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Are barber shops, nail salons, massage parlors, spas, and tattoo parlors open? What safety precautions must they take?

Last Updated: 11/05/2020

The following types of personal care businesses may reopen in New Jersey so long as they adopt the required social distancing and safety protocols:

  • Beauty salons;
  • Barber shops;
  • Cosmetology shops
  • Spas, including day spas and medical spas – but saunas, steam rooms, or shared bathing facilities remain closed;
  • Electrology facilities;
  • Hair braiding shops;
  • Massage parlors;
  • Nail salons;
  • Tanning salons; and
  • Tattoo parlors.

Personal care businesses must also follow health and safety standards issued by the Department of Health and the Division of Consumer Affairs.

Mask Requirement

Under Executive Order No. 192, all employees, customers, and visitors must wear a face covering while on the premises, except when an individual is under two years of age or where it is impractical like when eating, drinking, or receiving a service that cannot be completed while wearing a mask.

Employees, customers, and visitors who refuse to wear a face covering may be declined entry, except when doing so would violate State or federal law and provided the employer complies with the Americans with Disabilities Act and the New Jersey Law Against Discrimination where applicable.

Employers may permit employees to remove their face covering when they are at their workstation at least six feet from others or alone in a walled space such as an office. Employers must provide face coverings to their employees.

For more details and exemptions, refer to page 4 of Executive Order No. 192.

What to Expect at Personal Care Businesses

The following summarizes some of the protocols contained in EO 154, EO 157, EO 192, EO 194, DCA protocols for cosmetology, hairstyling, massage therapy, and bodywork services, and DOH protocols for tanning facilities and body art establishments. However, this summary is not a replacement for fully complying with all health and safety standards and businesses should read full guidance carefully to ensure full compliance.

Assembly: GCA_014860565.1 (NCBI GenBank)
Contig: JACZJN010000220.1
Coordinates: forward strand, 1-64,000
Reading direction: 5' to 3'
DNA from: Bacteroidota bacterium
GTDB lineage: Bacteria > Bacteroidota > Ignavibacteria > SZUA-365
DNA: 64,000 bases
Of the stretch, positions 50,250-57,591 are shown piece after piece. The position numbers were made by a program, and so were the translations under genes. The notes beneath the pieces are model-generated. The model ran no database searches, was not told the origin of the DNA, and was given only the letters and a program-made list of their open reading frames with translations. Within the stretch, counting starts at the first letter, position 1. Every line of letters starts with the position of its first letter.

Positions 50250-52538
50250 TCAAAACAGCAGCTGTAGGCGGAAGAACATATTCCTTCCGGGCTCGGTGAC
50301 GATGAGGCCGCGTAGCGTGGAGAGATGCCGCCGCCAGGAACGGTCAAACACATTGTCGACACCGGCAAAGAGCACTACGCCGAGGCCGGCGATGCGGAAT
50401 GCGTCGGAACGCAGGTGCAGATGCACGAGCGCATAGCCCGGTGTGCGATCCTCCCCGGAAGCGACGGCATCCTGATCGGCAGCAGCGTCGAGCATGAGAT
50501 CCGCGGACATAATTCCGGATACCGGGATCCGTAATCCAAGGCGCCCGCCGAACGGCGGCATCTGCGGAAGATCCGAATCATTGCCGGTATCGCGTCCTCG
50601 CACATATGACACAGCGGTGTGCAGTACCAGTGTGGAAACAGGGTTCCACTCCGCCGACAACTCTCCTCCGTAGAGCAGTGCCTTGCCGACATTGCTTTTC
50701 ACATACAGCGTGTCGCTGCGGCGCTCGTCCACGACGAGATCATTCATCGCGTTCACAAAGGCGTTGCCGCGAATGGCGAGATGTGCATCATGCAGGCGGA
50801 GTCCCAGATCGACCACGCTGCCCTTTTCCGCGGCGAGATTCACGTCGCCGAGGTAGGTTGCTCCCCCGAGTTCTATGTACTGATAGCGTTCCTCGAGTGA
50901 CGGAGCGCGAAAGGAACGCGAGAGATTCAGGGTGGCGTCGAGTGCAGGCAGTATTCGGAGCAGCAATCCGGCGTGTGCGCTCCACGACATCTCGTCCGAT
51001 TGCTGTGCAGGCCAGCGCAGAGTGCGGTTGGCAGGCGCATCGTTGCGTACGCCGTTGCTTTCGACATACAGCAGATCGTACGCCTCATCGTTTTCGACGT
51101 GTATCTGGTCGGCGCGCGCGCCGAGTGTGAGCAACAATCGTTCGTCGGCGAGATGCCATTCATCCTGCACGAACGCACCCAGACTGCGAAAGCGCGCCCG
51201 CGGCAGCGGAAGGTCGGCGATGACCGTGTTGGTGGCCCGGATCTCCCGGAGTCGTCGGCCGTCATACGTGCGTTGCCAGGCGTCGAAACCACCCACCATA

Cosmetology, hairstyling, massage, and bodywork businesses must follow the following guidelines:

  • Limiting indoor capacity to 25 percent, excluding the facility's employees;
  • Limiting services to appointment-only;
  • Performing prescreening and temperature checks of clients and staff prior to entering the facility;
  • Ensuring staff-client pairs remain at least six feet apart unless separated by physical barriers;
  • Requiring use of personal protective equipment, and requiring clients to wear face coverings, unless face down on a massage table or where doing so would inhibit an individual's health;
  • Discourage, or remove from service offerings, any services on the face that would require clients to remove their face covering. If such services are offered, at minimum, advise clients that removal of face coverings increases the risk of transmission of COVID-19 and confirm with the client that they consent to such services;
  • Adopting enhanced cleaning and disinfection practices; and
  • Staying informed about new developments and guidance related to COVID-19.

Tattoo parlors and tanning salons must follow the following guidelines:

  • Requiring appointments;
  • Performing prescreening and temperature checks of clients and staff prior to entering the facility
  • Recommending clients wait in cars or away from facility if the waiting area cannot accommodate social distancing;
  • Require all employees to wear face coverings when inside the facility and establishment and when in contact with clients;
  • Customers are required to wear face coverings inside the facility or establishment at all times. Clients receiving tanning services utilizing a tanning booth can remove the face covering once stationed in their assigned bed/booth. Personal care services requiring the removal of a client's face covering are allowed, provided that clients wear a face covering at all times before and after this service; and
  • Adopting appropriate infection control, disinfection, and sanitization practices.

Requirements to Protect Employees and Others
Employers must comply with the following requirements:

  • Limiting indoor capacity to 25 percent, excluding the facility's employees;
  • Require workers and customers to maintain at least six feet of distance from one another, to the maximum extent possible;
  • Provide approved sanitization materials for employees and visitors at no cost to those individuals;
  • Ensure that employees practice hand hygiene and provide employees with sufficient break time for that purpose;
  • Routinely clean and disinfect all high-touch areas in accordance with DOH and CDC guidelines;
  • Prior to each shift, conduct daily health checks, such as temperature screenings, visual symptom checking, self-assessment checklists, and/or health questionnaires, consistent with CDC guidance;
  • Do not allow sick employees to enter workplace and follow requirements of applicable leave laws; and
  • Promptly notify employees of any known exposure to COVID-19 at the worksite; and
  • Clean and disinfect the worksite in accordance with CDC guidelines when an employee at the site has been diagnosed with COVID-19 illness.

Detailed requirements and exemptions for certain employers can be found in the full text of Executive Order No. 192.

Source: Executive Order No. 154, DCA Administrative Order No. 2020-11, DOH Executive Directive No. 20-015; Executive Order No. 157; Executive Order No. 192; Executive Order No. 194